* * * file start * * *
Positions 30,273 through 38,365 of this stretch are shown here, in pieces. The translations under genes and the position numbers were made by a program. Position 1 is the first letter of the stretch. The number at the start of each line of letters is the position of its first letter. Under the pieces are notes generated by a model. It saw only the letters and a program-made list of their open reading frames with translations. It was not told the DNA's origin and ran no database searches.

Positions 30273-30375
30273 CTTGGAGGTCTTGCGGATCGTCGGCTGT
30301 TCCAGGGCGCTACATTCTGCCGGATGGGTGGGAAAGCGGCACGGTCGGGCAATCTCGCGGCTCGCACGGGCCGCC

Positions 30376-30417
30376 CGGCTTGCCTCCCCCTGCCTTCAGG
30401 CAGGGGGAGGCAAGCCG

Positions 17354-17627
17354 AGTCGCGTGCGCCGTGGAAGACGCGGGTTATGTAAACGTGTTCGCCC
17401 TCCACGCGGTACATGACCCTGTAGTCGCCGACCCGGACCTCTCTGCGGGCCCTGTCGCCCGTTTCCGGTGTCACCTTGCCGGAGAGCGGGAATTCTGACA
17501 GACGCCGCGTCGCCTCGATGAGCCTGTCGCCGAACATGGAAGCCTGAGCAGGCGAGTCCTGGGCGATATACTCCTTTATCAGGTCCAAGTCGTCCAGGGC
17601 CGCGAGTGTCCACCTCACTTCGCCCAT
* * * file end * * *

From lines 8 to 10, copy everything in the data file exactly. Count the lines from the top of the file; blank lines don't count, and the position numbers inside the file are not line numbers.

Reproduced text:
Positions 17354-17627
17354 AGTCGCGTGCGCCGTGGAAGACGCGGGTTATGTAAACGTGTTCGCCC
17401 TCCACGCGGTACATGACCCTGTAGTCGCCGACCCGGACCTCTCTGCGGGCCCTGTCGCCCGTTTCCGGTGTCACCTTGCCGGAGAGCGGGAATTCTGACA